I Saw God on the Brooklyn-Queens Expressway
Jeffrey Israel has taught religion and political philosophy at Northwestern
University and Rutgers University. He currently teaches Jewish history at Eugene
Lang College of The New School in New York City. He has a Ph.D. in religious ethics from the University of Chicago.
Sometime in the first half of the first millennium B.C.E. a group of Canaanites distinguished themselves from their neighbors by advocating the worship of Yahweh alone, to the exclusion of other Canaanite gods like Baal and Asherah. In the Hebrew Bible, the passion of this early movement may be attested in the stories about Elijah and Elisha in I and II Kings, in the prophetic outcry of Hosea, and elsewhere. It presumably reached its apotheosis in the community established in Jerusalem by Ezra and Nehemiah. According to their eponymous books, Ezra and Nehemiah returned to Judea from Babylonian exile with the help of the Persian emperor in the middle of the first millennium B.C.E. Their community, defined by its singular covenant with Yahweh, is linked in a chain of tradition to Jewish communities spanning the Common Era up to the present day.
I can only imagine the delight, the genuine thrill, that an early Yahweh-alone advocate would have felt had he been transported through time into the backseat of my Honda Accord and seen, as I did, the Hebrew letters “YHWH” emblazoned in white on a black background on an enormous billboard above the Brooklyn-Queens Expressway. Sure, the billboard is sponsored by American Atheists and is meant to challenge the practice of worshipping Yahweh. But after roughly two and half thousand years, the fact that there are still organized opponents who find it necessary publicly to oppose Yahweh worship represents a huge success for Yahwism. You’re not going to find any giant billboards hovering over American highways opposing the worship of Chemosh!
Since the chain of tradition that spans from the Jerusalem of Ezra and Nehemiah links up with me at some point, all the way to me dressing up my two-year-old as a pirate on Purim last week, the billboard also had the opposite of its intended affect on me. The ancient Hebrew letters in this powerful combination utterly overwhelmed the effort of the billboard’s sponsors to profane them.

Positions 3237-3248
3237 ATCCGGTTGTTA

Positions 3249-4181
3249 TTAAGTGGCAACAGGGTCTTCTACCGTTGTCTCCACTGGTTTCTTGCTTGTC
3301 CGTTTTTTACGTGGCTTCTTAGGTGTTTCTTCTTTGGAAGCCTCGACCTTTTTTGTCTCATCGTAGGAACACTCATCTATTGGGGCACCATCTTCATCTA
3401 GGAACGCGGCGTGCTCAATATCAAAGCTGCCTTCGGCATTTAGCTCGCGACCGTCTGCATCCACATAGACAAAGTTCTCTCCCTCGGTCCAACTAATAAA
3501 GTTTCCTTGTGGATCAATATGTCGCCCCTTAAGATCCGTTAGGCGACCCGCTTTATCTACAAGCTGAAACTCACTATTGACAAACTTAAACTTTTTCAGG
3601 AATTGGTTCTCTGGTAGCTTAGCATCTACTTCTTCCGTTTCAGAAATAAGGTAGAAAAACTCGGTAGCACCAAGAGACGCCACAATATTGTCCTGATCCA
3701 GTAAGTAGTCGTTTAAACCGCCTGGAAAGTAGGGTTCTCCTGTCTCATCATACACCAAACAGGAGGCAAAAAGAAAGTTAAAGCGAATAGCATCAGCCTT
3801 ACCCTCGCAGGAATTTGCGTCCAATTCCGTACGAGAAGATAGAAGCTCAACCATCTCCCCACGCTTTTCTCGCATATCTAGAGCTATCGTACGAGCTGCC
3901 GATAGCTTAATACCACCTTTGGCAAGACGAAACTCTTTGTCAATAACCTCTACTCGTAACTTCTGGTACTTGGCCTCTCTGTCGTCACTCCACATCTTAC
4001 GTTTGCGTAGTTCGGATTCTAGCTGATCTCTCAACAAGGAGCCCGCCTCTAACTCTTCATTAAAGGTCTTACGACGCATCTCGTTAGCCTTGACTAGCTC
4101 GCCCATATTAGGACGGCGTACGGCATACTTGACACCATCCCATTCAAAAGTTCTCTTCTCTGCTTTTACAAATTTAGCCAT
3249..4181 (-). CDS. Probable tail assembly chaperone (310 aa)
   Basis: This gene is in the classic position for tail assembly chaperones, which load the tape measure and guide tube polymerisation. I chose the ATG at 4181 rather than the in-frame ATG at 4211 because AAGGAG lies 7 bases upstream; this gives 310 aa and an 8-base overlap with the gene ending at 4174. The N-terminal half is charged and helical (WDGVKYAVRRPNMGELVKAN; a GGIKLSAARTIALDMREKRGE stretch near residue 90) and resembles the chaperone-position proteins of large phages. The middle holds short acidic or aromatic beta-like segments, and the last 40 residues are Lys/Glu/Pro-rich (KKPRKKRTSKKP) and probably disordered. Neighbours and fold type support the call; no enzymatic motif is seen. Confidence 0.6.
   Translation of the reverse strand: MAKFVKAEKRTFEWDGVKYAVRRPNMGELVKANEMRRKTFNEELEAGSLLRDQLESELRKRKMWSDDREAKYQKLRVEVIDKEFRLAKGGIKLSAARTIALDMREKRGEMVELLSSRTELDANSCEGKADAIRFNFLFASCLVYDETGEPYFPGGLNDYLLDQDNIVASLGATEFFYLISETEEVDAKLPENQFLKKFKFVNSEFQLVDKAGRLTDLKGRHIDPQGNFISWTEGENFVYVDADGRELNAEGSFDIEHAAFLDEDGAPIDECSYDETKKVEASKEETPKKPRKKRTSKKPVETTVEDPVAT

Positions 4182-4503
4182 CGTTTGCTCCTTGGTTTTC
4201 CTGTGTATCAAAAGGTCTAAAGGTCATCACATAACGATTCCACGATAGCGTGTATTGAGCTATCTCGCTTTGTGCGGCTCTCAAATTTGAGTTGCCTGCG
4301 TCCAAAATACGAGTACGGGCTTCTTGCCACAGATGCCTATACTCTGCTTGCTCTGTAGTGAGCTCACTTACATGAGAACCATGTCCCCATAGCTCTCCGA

It conjured in my mind the horrifying image of a man with newfangled fire-resistant gloves grabbing and raising aloft a flaming piece of wood, screaming out: “don’t you see! We no longer need to be afraid!” – only slowly to be engulfed by the flames, defiance morphing into shrieks of pain, and finally consumed.
I had in mind something like the scene at the end of Raiders of the Lost Ark, when the Nazis open up the Ark of the Covenant and gaze with wonder and satisfaction at the swooping apparitions that they have brought forth, only soon after to have their faces melted off.
The billboard also undermines itself with the first clause of its catchphrase “You know it’s a myth… and you have a choice.” Consider, for instance, how Wendy Doniger describes myths in her book The Implied Spider: Politics and Theology in Myth.
“a myth is a story that is sacred to and shared by a group of people who find their most important meanings in it; it is a story believed to have been composed in the past about an event in the past, or, more rarely, in the future, an event that continues to have meaning in the present because it is remembered” Page 2.
(Doniger’s view of myth is incredibly rich and complex and goes well beyond what is represented in this passage; do read the whole book and the rest of her work if you’re interested in the best scholarship on this subject.)
The revelation of the name Yahweh to Moses on the mountain in Exodus 3:13-15 is indeed a myth in Doniger’s sense. It is sacred to Jewish people who preserve its memory and find inexhaustible meaning in it.
Perhaps the billboard should have read: “You know it’s a fiction.” But is it merely a fiction? Doesn’t the fact that it is a shared basis of group identification for some set of people who sanctify it distinguish the story of Yahweh from most stories that we would describe as fictions?
Yes, it is a myth. But this is a distinction that indicates its power and presence in people’s lives, not its emptiness.
The second clause of the billboard’s catchphrase is much stronger: “and you have a choice.” This is both a courageous and morally commendable message.
It is courageous because of the still dominant taboo against challenging the inevitability, authority, and worthiness of one’s own and other people’s myths. Since I care deeply about free inquiry, freedom of expression, and individual liberty – or perhaps because these are attached to a myth about American democracy that trumps all of the other myths that I sanctify – I lament and oppose the dominance of this taboo.
The second clause is morally commendable insofar as it frees people who feel stifled by their myths or myth-centered communities to imagine unburdening themselves.
Unfortunately, it is questionable whether or not people can extricate themselves from the power of myths that they have once sanctified. If they can’t, even when they want to, then the billboard might as well hover over a poor, jobless, stigmatized, crime-ridden, environmentally polluted neighborhood and read: “Be Happy!”
The billboard that I saw is apparently one of several. There are others targeting other myths. They ought to be welcomed onto roads that also offer “Jesus Is The Answer.” Nevertheless, on American roads these billboards may ultimately prove self-defeating: they lack the gravity necessary to ground the myths that they evoke.
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